Brand new winter program turns Christmas classic on its head
If you stop to think about the “12 Days of Christmas,” those gifts aren’t very thoughtful: a total of 184 birds (allowing for all that repetition), 34 noisy musicians — and those lords a-leaping all over the house would get old pretty quick.
Any kid can tell you the one can’t-miss gift every year is that long holiday break from school.
It will be a working holiday of sorts for about 70 students of the Circus Arts Conservatory’s Sailor Circus Academy, but it will all be in the name of fun as they put a new spin — and tumble and flip — on the traditional carol with their new show, “The 12 Days after Christmas,” which they will present for eight performances Dec. 27-30.
Known as “The Greatest ‘Little’ Show on Earth,” the Sailor Circus Academy teaches students ages 8 to 18 more than 30 disciplines of circus arts.
Sailor Circus Creative Director Jared Walker came up with the concept the show, which examines the unwritten traditions that are common to winter break, from playing with those new toys to taking trips with the family, celebrating the New Year and finally the realization that it’s almost time to go back to school.
Using a little imagination, Walker and the Sailor circus coaching staff came up with a lineup of circus acts to represent the activities in each of the 12 days.
“They’ve been working on the show since September,” says Walker. That’s about typical. Sailor Circus Academy puts on to big shows a year: one in the spring and one for the holiday season. The shows have all the trappings of a traditional circus — costumes, lighting, music.
The 12 days are broken into groups, Walker says, the first three days are about “undecorating,” starting with taking the angel off the Christmas tree, represented by the Roman rings.
Similar to the rings used in men’s gymnastics, this is a demanding piece of apparatus, and the girls who will be performing on it are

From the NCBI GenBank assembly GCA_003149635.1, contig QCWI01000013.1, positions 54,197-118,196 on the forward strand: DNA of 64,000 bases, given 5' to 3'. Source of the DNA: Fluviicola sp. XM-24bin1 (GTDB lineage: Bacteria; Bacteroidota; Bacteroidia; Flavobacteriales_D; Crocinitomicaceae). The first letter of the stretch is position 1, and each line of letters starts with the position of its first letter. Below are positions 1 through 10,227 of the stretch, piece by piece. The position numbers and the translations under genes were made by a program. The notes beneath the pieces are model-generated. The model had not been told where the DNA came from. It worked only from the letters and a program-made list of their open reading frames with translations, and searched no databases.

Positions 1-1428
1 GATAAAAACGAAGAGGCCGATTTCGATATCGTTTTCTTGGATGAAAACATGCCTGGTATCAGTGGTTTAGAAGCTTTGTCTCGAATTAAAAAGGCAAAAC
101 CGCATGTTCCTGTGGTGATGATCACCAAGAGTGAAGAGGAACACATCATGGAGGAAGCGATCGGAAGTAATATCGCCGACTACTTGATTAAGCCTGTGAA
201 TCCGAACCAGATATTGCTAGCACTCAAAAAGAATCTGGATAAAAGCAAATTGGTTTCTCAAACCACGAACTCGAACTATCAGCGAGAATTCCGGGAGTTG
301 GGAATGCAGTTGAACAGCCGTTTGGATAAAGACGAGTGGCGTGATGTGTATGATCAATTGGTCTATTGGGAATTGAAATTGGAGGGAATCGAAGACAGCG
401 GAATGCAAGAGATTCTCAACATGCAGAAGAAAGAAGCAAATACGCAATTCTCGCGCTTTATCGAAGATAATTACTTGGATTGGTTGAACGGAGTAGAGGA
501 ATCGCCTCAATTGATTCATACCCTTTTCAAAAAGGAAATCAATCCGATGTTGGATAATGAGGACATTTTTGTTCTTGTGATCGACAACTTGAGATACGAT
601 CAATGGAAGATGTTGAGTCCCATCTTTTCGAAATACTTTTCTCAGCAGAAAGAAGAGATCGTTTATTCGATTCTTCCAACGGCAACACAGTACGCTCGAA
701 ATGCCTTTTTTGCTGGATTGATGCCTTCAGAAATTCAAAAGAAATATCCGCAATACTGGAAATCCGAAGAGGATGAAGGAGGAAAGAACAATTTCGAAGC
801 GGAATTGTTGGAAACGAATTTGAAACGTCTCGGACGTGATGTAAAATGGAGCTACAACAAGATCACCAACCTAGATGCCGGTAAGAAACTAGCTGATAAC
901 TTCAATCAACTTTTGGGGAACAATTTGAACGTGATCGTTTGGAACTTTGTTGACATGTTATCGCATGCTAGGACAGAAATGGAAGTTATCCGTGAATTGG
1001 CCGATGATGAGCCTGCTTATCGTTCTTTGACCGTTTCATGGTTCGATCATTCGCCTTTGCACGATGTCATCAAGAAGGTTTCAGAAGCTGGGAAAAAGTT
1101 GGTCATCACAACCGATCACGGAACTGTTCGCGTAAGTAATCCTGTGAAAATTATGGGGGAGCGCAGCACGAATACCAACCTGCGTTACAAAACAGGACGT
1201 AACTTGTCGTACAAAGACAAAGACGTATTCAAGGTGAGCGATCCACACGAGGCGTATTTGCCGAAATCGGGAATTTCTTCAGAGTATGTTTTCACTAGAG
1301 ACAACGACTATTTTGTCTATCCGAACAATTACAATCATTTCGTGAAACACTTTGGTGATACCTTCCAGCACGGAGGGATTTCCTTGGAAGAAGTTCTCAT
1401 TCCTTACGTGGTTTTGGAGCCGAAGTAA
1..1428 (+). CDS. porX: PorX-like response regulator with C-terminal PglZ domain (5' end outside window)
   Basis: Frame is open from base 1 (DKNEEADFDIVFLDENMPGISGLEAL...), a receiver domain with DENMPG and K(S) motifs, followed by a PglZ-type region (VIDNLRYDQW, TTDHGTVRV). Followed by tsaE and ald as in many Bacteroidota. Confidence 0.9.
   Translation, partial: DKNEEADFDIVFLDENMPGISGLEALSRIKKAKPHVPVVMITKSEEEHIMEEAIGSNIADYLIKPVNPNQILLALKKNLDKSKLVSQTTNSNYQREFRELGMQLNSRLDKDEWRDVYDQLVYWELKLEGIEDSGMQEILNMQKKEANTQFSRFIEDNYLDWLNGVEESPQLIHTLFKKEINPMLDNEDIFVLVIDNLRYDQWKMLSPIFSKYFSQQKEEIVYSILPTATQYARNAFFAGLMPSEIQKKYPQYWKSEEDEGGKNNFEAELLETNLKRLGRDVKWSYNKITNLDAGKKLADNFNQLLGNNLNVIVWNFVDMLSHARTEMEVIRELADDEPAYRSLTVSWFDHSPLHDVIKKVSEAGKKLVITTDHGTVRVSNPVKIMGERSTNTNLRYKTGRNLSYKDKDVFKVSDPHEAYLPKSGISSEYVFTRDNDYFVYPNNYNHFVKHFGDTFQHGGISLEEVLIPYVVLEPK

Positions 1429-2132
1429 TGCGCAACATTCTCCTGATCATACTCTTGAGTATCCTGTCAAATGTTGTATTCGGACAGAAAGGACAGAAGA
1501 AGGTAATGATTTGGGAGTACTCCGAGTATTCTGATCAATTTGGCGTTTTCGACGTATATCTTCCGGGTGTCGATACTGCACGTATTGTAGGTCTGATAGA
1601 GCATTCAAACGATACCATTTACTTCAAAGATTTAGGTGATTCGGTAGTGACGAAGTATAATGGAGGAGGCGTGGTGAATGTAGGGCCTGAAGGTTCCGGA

getting a early Christmas present, being trained by circus legend Dolly Jacobs, considered one of the greatest aerialists of all time.
The Roman rings was one of her specialties. “It’s all upper body strength,” she says. “What’s nice about it is having freedom as opposed to apparatus where everything is attached.” But the trick, she adds, is, “you have more freedom, so you need greater control. It’s a solo, one-person act and it’s all you.”
Day Two of the 12 days is the removal the ornaments from three huge Christmas trees, which, as the ornaments are removed morphs into a juggling act. Day three continues the “undecorating,” as silks hung like bunting are released for another aerial act.
The second three days are what Walker calls the “toy section.” This includes the Rola Bola adagio, a balancing act with a board rolling back and forth on a cylinder, with two performers stopping in stationary poses. After that several “troll dolls” will spin on “the web,” performing aerial stints on a swinging rope.
The toy section concludes with unicyclist and the five-high bike.
“It’s one person riding a bicycle and the girls jump on,” Walker explain, so finally it ends with five on a bike.
Days six and seven represents New Years Eve, represented by the slack rope, and New Year’s Day, which consists of acrobatics, the teeter board and the cradle, in which instead of a trapeze, aerialists swing from one another.
Days eight and nine represent vacations, with a Disney-themed double triple trap, a set of six trapezes;
And trick skating, representing holiday skating in New York’s Rockefeller Center.
“Days 10 and 11, we’re calling like a hullabaloo days,” Walker says. “It’s the final days before you go back to school. Those days start with contortionists and conclude with the flying trapeze.
“Day 12 is a party before we all have to go back to school to school,” Walker says, it’s a chance to take a a curtain call.
One thing’s for certain, when these kids go back to school, if they’re asked to to write a paper about “What I Did Over Winter Break,” they’ve got it made.